Chapter volunteer leads PM training for Kenyan teachers


19 April 2017

Kendra Modzelewski

Written by Kendra Modzelewski

Topics Events

Karolina Letowska  teaching PM in a Kenyan Classroom

PMI Switzerland Chapter volunteer Karolina Letowska utilized PMIEF resources to teach Kenyan teachers at the CBSM School learn how project management practices can improve the school’s efficiency.

When PMI Switzerland Chapter Karolina Letowska agreed to lead project management training in Kenya, she could not have anticipated the unique challenges and rewards that she would encounter.  Karolina was inspired to fund her own travel to Kimilili, Kenya, to work with the Community Breakthrough Support Mission (CBSM) School for orphaned and vulnerable youth.  

CBSM is a registered charity organization based in Switzerland.  The organization, which is managed entirely by volunteers, has established a primary and secondary school providing education for 800 orphans and vulnerable children in Kimilili and Western Kenya.  The school operates under precarious circumstances, such as limited access to basic necessities like running water and electricity, yet still manages to serve its students.  CBSM provides housing for 30 orphan boys on the school site, and all 800 of the student attendees receive a lunch every day.

Karolina, with strong support from the PMI Switzerland Chapter, recognized that this was a school with extremely limited resources, and many projects to complete.  She knew the teachers would benefit from learning how to ensure school projects met the students’ and teachers’ needs, and yet were delivered under budget.  She leveraged PMIEF Learning Resources to deliver her two-day training to the 35 staff members at the CBSM School.  

Karolina shared the story about one of the school’s teachers, Elizabeth.  Elizabeth walks an hour in each direction to reach the school every day to deliver education fundamentals to her pre-school students.  As she began to understand what project management really could do for the CBSM staff, she posed a question: “Is it a project to build a new staff room?”  Karolina says yes, this is one of many projects that the staff and volunteers could complete.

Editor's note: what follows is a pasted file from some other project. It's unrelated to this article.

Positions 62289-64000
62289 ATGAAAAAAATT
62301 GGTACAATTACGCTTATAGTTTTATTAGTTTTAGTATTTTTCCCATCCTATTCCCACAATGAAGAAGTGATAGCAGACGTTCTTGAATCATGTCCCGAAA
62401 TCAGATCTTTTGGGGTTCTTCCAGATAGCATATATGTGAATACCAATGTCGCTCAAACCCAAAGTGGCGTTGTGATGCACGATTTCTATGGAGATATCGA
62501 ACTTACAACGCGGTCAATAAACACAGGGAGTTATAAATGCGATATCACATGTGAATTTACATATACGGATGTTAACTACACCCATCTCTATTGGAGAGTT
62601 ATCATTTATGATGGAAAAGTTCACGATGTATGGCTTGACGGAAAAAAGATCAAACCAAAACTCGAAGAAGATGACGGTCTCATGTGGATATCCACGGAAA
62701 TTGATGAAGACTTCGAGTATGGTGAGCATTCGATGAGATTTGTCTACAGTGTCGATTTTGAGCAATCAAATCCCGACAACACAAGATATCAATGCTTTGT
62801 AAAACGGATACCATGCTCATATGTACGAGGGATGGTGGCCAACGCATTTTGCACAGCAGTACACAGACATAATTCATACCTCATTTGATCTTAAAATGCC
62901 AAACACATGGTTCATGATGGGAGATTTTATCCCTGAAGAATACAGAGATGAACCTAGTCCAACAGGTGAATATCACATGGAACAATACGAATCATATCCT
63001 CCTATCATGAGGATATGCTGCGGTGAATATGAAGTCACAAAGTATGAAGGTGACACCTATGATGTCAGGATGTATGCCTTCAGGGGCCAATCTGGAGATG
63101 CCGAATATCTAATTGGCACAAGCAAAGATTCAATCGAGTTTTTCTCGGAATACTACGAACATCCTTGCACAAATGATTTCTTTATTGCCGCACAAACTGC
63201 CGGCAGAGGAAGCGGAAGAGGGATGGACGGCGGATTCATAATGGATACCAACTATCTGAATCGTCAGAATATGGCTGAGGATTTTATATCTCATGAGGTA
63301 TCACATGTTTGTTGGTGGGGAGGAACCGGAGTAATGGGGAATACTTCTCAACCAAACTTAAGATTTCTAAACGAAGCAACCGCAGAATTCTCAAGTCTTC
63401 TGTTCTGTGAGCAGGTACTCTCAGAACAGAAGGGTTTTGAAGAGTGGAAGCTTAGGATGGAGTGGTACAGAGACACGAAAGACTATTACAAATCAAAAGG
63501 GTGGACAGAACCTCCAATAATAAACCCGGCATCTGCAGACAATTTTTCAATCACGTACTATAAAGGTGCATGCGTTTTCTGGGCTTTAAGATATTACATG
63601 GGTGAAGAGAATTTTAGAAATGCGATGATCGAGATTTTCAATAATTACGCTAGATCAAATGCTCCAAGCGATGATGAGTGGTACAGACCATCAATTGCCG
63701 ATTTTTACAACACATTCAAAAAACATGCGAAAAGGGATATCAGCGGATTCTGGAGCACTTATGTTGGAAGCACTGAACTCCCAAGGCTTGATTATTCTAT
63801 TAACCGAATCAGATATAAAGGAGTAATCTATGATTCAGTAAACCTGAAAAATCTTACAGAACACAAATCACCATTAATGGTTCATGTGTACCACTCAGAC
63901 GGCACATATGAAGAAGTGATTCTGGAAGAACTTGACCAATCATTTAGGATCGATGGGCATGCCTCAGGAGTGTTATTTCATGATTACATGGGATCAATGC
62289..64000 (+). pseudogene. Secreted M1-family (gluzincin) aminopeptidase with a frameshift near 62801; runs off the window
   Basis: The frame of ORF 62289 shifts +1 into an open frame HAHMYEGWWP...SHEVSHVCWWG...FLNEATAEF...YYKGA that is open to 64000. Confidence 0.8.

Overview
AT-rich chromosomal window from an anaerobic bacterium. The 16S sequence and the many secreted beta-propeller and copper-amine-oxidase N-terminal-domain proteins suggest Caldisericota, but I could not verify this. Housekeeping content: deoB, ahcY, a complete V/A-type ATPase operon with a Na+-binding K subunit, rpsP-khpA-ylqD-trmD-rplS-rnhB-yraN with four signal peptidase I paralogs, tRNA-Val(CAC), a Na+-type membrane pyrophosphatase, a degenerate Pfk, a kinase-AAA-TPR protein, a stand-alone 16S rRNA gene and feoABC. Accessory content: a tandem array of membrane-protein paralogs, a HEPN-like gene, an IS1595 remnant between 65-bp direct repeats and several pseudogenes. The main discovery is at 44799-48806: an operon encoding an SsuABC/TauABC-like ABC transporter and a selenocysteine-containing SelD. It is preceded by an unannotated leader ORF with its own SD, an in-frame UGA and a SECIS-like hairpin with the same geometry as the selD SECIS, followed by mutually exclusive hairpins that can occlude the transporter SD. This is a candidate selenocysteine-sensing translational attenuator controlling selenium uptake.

The training, which took place over two days, was not as smooth to deliver as Karolina had hoped.  She explained, “During preparation for the training, the electricity went off so the copying job could not be finished: on day one, two teachers had to share the printed materials until the electricity [was restored].”   Karolina also had to complete her training using only a chalkboard and chalk, as no other teaching implements, like computers or projectors, were available.  

As part of the training, Karolina led a discussion with the teachers, who shared that they often struggle with planning and managing their scarce resources.  “Teaching them project management principles can help to improve many aspects of their daily lives,” Karolina believes.   The Switzerland Chapter and Karolina have plans to continue their relationship with CBSM and look for future ways to support the Kenyan school.  

Are you inspired by Karolina and the PMI Switzerland Chapter’s story?  Consider leveraging a resource from PMIEF’s Resources library to deliver a project management program for social good at a school or nonprofit organization in your community.